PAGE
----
I really like teaching this piece, and I agree it is a big watershed in a student's development.  The kids usually like it a lot. 


May 23, 2010 at 02:38 AM ·

 Have always encouraged this concerto along with the g minor, to all my students.

Both pieces have delighted and helped young and older students alike.

I learned both with Tivadar Nachez included improvisations; know I use original compositions and the Nachez improvisations I leave for later, or let the students do their own.

You can never go wrong with Vivaldi!

Mr. Szeryng, and Mr. Grumiaux often played these concertos, and recorded them!!

Zina Schiff has a wonderful recording of both in the same CD. (She was a student of Heifetz)

May 23, 2010 at 03:57 AM ·

I thought that everyone who played violin played this piece --I too was about in 7th grade when it was my turn. I was so proud to be working on it. I was surprised when (during the interim when I taught my daughter) my daughter expressed her dislike for the piece. I think she was frustrated b/c she didn't get the musicality of it.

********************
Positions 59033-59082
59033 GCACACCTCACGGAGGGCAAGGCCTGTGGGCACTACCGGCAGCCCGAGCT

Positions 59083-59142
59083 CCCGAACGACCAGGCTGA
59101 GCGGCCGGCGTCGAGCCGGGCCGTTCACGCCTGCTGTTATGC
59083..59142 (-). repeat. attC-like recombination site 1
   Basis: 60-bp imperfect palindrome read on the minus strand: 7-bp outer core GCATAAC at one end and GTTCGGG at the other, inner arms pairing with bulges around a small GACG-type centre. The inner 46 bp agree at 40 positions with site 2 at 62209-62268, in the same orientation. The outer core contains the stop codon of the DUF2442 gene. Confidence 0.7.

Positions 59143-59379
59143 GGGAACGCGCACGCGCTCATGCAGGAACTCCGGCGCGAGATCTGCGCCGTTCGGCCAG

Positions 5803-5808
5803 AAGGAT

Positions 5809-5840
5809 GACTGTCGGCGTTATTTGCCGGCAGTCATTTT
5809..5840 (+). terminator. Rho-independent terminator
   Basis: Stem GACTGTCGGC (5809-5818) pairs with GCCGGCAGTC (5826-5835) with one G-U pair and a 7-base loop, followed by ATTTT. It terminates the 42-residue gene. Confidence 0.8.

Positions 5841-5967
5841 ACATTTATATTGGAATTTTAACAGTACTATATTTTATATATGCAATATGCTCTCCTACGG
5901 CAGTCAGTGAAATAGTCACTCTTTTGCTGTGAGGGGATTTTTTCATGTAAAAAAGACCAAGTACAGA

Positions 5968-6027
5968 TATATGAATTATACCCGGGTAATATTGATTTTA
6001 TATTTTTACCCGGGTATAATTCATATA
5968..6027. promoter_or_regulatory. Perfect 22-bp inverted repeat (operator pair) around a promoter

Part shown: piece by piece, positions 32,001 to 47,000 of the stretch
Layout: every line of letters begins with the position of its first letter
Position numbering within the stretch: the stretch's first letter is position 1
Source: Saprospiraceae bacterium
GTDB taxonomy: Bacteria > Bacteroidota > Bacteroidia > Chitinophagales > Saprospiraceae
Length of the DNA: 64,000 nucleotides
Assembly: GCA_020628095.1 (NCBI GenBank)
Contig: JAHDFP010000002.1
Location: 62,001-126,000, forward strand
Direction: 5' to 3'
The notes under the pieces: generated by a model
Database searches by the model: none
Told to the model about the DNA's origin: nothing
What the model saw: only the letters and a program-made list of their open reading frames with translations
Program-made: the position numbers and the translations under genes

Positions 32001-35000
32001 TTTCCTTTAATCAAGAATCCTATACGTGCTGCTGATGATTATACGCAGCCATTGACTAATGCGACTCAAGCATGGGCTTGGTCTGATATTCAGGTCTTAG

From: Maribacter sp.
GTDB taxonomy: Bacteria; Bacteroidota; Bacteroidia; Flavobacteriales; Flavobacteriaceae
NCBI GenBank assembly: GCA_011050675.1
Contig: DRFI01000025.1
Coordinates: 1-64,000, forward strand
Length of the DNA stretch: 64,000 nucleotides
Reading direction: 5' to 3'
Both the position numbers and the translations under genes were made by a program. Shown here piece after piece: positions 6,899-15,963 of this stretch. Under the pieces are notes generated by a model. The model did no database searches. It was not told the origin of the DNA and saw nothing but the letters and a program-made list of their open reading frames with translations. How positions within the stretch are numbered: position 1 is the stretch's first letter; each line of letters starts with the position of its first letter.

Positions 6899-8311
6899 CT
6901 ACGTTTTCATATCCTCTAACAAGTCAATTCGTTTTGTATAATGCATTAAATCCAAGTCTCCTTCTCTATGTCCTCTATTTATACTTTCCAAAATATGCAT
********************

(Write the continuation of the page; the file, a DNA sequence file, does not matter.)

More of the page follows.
May 23, 2010 at 04:34 AM ·

But back to my original point, I do believe this concerto usually transforms a student. I would argue that once a student has learned this piece, she or he tends to emerge with faster fingers, a better ability to do passagework, increased endurance, increased confidence and ability in third position and a stronger bow stroke.